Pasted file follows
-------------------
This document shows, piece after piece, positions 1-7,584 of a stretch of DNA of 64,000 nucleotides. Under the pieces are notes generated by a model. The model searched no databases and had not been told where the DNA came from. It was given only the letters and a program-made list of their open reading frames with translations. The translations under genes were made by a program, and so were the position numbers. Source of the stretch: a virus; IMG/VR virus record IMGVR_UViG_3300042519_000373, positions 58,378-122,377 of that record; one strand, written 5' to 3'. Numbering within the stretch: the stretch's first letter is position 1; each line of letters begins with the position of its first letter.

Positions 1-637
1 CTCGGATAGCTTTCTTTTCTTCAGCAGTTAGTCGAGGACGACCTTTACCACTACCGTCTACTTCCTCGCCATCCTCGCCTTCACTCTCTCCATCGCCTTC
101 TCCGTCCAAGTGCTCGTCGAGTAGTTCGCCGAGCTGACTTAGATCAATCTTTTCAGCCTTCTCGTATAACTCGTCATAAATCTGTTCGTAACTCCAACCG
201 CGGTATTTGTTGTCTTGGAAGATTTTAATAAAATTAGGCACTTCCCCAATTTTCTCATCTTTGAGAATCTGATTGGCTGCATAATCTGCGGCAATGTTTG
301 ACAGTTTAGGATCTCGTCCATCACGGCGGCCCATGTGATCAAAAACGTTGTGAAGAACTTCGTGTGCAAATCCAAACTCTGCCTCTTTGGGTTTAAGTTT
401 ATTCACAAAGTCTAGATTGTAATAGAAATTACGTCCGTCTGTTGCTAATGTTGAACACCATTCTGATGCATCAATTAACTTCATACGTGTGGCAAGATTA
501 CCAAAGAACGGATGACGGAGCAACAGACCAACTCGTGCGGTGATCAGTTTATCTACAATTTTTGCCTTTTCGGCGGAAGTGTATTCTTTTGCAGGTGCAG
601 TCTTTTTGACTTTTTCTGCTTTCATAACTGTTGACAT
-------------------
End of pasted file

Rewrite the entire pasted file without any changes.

This document shows, piece after piece, positions 1-7,584 of a stretch of DNA of 64,000 nucleotides. Under the pieces are notes generated by a model. The model searched no databases and had not been told where the DNA came from. It was given only the letters and a program-made list of their open reading frames with translations. The translations under genes were made by a program, and so were the position numbers. Source of the stretch: a virus; IMG/VR virus record IMGVR_UViG_3300042519_000373, positions 58,378-122,377 of that record; one strand, written 5' to 3'. Numbering within the stretch: the stretch's first letter is position 1; each line of letters begins with the position of its first letter.

Positions 1-637
1 CTCGGATAGCTTTCTTTTCTTCAGCAGTTAGTCGAGGACGACCTTTACCACTACCGTCTACTTCCTCGCCATCCTCGCCTTCACTCTCTCCATCGCCTTC
101 TCCGTCCAAGTGCTCGTCGAGTAGTTCGCCGAGCTGACTTAGATCAATCTTTTCAGCCTTCTCGTATAACTCGTCATAAATCTGTTCGTAACTCCAACCG
201 CGGTATTTGTTGTCTTGGAAGATTTTAATAAAATTAGGCACTTCCCCAATTTTCTCATCTTTGAGAATCTGATTGGCTGCATAATCTGCGGCAATGTTTG
301 ACAGTTTAGGATCTCGTCCATCACGGCGGCCCATGTGATCAAAAACGTTGTGAAGAACTTCGTGTGCAAATCCAAACTCTGCCTCTTTGGGTTTAAGTTT
401 ATTCACAAAGTCTAGATTGTAATAGAAATTACGTCCGTCTGTTGCTAATGTTGAACACCATTCTGATGCATCAATTAACTTCATACGTGTGGCAAGATTA
501 CCAAAGAACGGATGACGGAGCAACAGACCAACTCGTGCGGTGATCAGTTTATCTACAATTTTTGCCTTTTCGGCGGAAGTGTATTCTTTTGCAGGTGCAG
601 TCTTTTTGACTTTTTCTGCTTTCATAACTGTTGACAT